No, Bluesky hasn’t banned screenshots. It’s not planning to take your artwork and sell it. Admittedly, some of the terms of service are clunky (and I think there are a couple of the terms that, in their present form, will run into trouble with the EU if they’re left in place). But, the company came out publicly last week and admitted these were quick boilerplate terms, and they had already begun working with lawyers on a complete rewrite that will be user friendly.

nostr: On this one, I can already hear some people groaning. If people thought Mastodon was too confusing, they’re not going to like nostr, as it seems to confuse people a lot more. In some ways, this feels ironic, because the amazingly cool part about nostr is just how freaking simple it is. From a technical standpoint, nostr is kind of beautiful in its simplicity. In talking about it with friends, I’ve had multiple people say that they were tempted to build tools (clients or otherwise) for nostr as an afternoon project, because it was just that simple.

Nostr isn’t federated like Bluesky or Mastodon. There aren’t distributed servers. Instead, it’s just a bunch of clients and relays, and using standard public/private key infrastructure (I know, I know, but keep reading), you can just publish and the content travels across relays to various clients.

It’s elegantly simple. And… it works. Mostly. It’s heavily dependent on what clients you’re using, but as noted above, it’s so easy to build a client that lots of people are, and some of them are proving to be quite featureful.

Of course, the differences in clients can also be confusing. Some let you delete, some don’t. Some have “likes,” some don’t. Some let you upload images, some don’t. Basically the simplicity of the protocol means that all of the features have to come at the client level, which can be a blessing and a curse. For a few months I was using one client, which looked nice, but really didn’t have many features, and it was confusing. Then I started playing around with some others, and began to realize why some people really like it.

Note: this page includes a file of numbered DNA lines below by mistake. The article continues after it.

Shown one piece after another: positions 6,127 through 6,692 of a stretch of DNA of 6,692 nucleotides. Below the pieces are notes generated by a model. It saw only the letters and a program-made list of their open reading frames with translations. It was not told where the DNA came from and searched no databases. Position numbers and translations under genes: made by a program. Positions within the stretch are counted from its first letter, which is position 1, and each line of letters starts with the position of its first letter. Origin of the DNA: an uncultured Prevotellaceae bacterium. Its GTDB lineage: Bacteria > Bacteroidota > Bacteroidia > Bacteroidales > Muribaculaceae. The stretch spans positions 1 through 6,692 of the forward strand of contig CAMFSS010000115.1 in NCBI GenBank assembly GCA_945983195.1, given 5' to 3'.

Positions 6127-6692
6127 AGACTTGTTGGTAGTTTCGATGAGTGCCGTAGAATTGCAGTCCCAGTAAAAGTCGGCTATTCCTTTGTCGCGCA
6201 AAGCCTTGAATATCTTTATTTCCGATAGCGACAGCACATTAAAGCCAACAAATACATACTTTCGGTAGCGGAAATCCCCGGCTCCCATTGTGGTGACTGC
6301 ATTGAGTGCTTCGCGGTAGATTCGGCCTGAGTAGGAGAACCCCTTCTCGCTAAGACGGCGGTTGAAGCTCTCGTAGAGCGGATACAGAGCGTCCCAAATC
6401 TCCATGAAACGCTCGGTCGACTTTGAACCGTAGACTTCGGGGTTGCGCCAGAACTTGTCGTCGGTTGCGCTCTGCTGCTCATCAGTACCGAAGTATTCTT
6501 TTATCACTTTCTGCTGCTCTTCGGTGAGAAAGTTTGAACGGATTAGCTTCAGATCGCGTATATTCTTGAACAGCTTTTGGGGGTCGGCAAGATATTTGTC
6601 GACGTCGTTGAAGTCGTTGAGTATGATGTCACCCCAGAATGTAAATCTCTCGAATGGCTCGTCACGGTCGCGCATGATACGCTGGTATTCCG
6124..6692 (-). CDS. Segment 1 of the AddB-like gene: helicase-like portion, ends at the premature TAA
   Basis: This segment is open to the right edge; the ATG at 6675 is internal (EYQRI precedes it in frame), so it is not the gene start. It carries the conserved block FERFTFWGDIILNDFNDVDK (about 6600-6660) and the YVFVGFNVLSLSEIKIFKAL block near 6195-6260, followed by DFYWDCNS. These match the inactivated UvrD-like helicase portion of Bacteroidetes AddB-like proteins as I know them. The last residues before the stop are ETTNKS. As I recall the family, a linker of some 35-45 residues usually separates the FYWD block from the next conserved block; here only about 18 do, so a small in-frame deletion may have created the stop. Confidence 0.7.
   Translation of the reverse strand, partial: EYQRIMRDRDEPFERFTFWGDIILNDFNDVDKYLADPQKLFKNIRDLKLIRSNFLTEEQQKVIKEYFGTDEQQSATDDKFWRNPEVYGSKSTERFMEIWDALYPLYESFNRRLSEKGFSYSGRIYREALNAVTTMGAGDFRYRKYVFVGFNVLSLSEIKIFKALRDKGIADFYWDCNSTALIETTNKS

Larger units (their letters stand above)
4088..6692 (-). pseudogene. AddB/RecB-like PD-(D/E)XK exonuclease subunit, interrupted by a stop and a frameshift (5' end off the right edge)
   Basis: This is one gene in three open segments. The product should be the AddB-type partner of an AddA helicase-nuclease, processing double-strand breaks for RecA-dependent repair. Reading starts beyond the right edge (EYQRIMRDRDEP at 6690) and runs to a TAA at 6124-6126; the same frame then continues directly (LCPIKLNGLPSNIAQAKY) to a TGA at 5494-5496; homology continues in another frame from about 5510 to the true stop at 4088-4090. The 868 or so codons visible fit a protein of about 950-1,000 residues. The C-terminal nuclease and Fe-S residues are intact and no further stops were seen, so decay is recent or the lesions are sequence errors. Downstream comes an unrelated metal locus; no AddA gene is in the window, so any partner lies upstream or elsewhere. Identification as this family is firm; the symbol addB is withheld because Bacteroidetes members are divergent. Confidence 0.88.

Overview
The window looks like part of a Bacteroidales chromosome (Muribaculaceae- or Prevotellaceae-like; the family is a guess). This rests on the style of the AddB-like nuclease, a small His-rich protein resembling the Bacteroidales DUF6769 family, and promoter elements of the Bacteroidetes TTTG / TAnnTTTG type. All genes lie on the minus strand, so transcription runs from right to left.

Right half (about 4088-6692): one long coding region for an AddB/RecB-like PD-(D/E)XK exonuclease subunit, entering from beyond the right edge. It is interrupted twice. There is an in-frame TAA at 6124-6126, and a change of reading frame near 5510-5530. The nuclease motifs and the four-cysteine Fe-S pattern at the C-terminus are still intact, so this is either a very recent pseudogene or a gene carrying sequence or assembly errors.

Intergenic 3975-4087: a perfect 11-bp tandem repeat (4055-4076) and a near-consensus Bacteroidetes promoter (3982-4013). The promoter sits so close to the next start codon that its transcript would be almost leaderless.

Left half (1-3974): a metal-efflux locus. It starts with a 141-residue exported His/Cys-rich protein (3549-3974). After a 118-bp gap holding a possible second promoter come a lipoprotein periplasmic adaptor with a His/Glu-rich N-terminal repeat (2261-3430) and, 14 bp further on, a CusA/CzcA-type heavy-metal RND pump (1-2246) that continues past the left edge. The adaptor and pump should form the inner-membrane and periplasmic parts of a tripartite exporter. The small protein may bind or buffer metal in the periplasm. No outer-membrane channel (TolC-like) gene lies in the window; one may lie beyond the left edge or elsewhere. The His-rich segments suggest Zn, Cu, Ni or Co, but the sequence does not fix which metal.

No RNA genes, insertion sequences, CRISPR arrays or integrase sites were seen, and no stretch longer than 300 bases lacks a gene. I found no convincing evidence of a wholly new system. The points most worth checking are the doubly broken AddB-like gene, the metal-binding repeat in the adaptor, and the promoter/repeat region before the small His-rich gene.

And, there’s lots more development happening these days on it, including from some very thoughtful people who have been thinking about how to build a good decentralized social media app.

For most (especially non-techie) users, it’s probably not worth figuring out nostr yet. But the simplicity of the protocol, combined with the pretty active development going on, and some fun features I’ve seen on some of the clients, makes me think there could be something pretty cool there that shows up in the future.

This is the protocol that Jack Dorsey seems most interested in these days, and he spends a lot of time there (and, also just convinced his parents to join nostr as well), so even as he helped kick off Bluesky (and Twitter!) if you’re following where his interest lies, it’s clearly on nostr right now.